Saturday, March 13, 2004

John Forbes Kerry seldom misses an opportunity to bring up the subject of his Vietnam War experiences.

“It is hard still to explain the clashing feelings,” Mr. Kerry wrote in the New York Times the other day. “There was [sic] the deep and enduring bonds forged among crewmates, brothers in arms from all walks of life fighting each day to keep faith with one another on a tiny boat on the rivers of the Mekong Delta. And there was the anger I felt toward body-counting, face-saving leaders sitting safely in Washington sending to the killing fields troops who were often poor, black or brown.”

Anybody who lived through the Vietnam era can understand the conflicted feelings about that war. Nor can one doubt that Lt. j.g. Kerry served honorably and well aboard his swift boat in the Mekong River Delta, bringing home a Silver Star, a Bronze Star and three Purple Hearts for wounds in battle.

But as others have noted, the Vietnam War was fought at home as well as abroad. And legitimate questions can be asked about the honor — or dishonor — of John Kerry’s stateside experiences after returning from Vietnam.

In January 1971, Detroit was the site of the so-called Winter Soldiers Investigation, in which Mr. Kerry and others, financed by Jane Fonda and other far-left activists, sought not just to protest the war but to make the case America had become an Evil Empire that systematically looted, raped, killed and tortured its enemies.

Scores of supposed Vietnam vets were paraded before the cameras to proffer lurid accounts about what had gone on. Several days later Mr. Kerry, as leader of Vietnam Veterans Against the War, would assure Congress that “these were not isolated events but crimes committed on a day-to-day basis with the full awareness of officers at all levels of command.”

The vets, Mr. Kerry told a rapt audience in Washington, “told stories that at times they had personally raped, cut off ears, cut off heads, taped wires from portable telephones to human genitals, cut off limbs, blown up bodies, randomly shot at civilians, razed villages in a fashion reminiscent of Genghis Khan… and generally ravaged the countryside.”

But as Vietnam combat platoon leader and military researcher B.J. Burkett and investigative reporter Glenna Whitney point out in “Stolen Valor,” a systematic look at the claims of VVAW and other antiwar groups, federal investigators were stonewalled when they tried to follow up on the claims.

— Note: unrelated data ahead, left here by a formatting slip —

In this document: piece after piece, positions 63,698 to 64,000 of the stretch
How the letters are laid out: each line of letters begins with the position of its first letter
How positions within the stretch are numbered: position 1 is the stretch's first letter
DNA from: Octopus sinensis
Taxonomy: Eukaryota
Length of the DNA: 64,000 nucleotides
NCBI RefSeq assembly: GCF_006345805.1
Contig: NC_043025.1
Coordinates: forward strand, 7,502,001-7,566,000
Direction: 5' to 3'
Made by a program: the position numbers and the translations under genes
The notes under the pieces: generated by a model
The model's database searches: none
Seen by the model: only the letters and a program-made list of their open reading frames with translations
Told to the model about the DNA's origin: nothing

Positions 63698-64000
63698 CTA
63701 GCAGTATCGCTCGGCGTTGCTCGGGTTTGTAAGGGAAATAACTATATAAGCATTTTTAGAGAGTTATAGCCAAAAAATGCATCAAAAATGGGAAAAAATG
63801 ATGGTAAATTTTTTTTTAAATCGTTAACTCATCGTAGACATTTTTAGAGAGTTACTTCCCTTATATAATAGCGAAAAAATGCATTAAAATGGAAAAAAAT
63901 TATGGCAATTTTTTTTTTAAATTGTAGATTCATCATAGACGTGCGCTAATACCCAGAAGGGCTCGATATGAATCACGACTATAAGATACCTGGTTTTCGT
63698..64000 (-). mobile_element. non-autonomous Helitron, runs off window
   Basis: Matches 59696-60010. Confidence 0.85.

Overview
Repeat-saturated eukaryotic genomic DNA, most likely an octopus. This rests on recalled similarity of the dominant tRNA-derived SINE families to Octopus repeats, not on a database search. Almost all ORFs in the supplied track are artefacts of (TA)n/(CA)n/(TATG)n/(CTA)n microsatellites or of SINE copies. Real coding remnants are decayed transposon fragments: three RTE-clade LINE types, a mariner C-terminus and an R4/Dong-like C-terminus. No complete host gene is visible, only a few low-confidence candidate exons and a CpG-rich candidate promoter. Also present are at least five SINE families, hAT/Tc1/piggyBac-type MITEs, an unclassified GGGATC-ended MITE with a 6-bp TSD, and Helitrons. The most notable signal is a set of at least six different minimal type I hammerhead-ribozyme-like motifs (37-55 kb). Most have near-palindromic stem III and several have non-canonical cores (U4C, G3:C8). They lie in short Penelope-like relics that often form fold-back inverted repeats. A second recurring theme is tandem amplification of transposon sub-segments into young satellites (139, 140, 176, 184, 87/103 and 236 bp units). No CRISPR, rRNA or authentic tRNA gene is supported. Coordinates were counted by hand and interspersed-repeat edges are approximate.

Many of the stories were later shown to be fictional. Other so-called Vietnam veterans, such as the executive secretary of VVAW, Al Hubbard, a self-styled poet (“See what you’ve become, Amerika,” ends one of his Vietnam odes), turned out to have no record of service in Vietnam.

The Winter Soldier Investigation, in fact, was largely the work of Mark Lane, who had made a career of propounding weird conspiracy theories about the assassinations of the Kennedys and Martin Luther King. Indeed, the Winter Soldier Investigation, according to University of Virginia scholar William F. Crandell, “began as a project of CCI [Citizens Commission of Inquiry],” a Lane organization set up to market those conspiracy theories — including assertions of widespread war crimes in Vietnam.

But Mr. Lane’s claims about widespread war crimes in Vietnam had been debunked by such experienced reporters as the New York Times’ Neil Sheehan and James Reston Jr.

Only after the VVAW was brought on board to provide protective cover did Mr. Lane’s smear of the American military began receiving respectful media attention.

Maybe Mr. Kerry, still only 27, was just naive. But he seemed a willing front man, even allowing himself to be listed as author of a book detailing the alleged war crimes uncovered by the Detroit “hearings,” for which Mr. Lane was listed as “general counsel.” Titled “The New Soldier,” the book’s cover featured a picture of Mr. Kerry in front of an upside-down American flag.

An outraged wife of a Vietnam prisoner-of-war provided one of the few discordant notes at the Detroit hearings. Breaking into a press conference called to urge the immediate, unilateral withdrawal of American troops from Vietnam, she is quoted in the Detroit News as shouting at Mr. Kerry: “You’re using these people for your ambitions.” Turning to the stunned audience, she further demanded: “Are you going to let Mr. Kerry use your grief to help him become a congressman?”

And while Mr. Kerry’s testimony to Congress a few weeks after the Detroit event was praised for its seeming off-the-cuff eloquence, in fact his opening statement was ghosted for him by a former speechwriter for Robert F. Kennedy, according to a later report in the Detroit News by its Washington correspondent, J.F. Ter Horst. The speechwriter is identified by “Stolen Valor” as Adam Walinsky, whom Mr. Kerry has credited with attracting him to politics.

Only a few months later came the famous episode of Mr. Kerry throwing war medals over a fence in front of the Capitol. It later turned out the medals belonged to somebody else. (Mr. Kerry reportedly keeps his own medals on display in his Senate office.) But it was enough to cement Mr. Kerry’s position as an antiwar leader, clearing the way for a long political career as a second JFK from Massachusetts — the first JFK, who got America into Vietnam in the first place, having been a Kerry role model.

Mr. Kerry may have earned the right to criticize the Vietnam War. But has he earned the right to lecture the rest of us about political honor and courage here at home?

Tom Bray is a Detroit News columnist.

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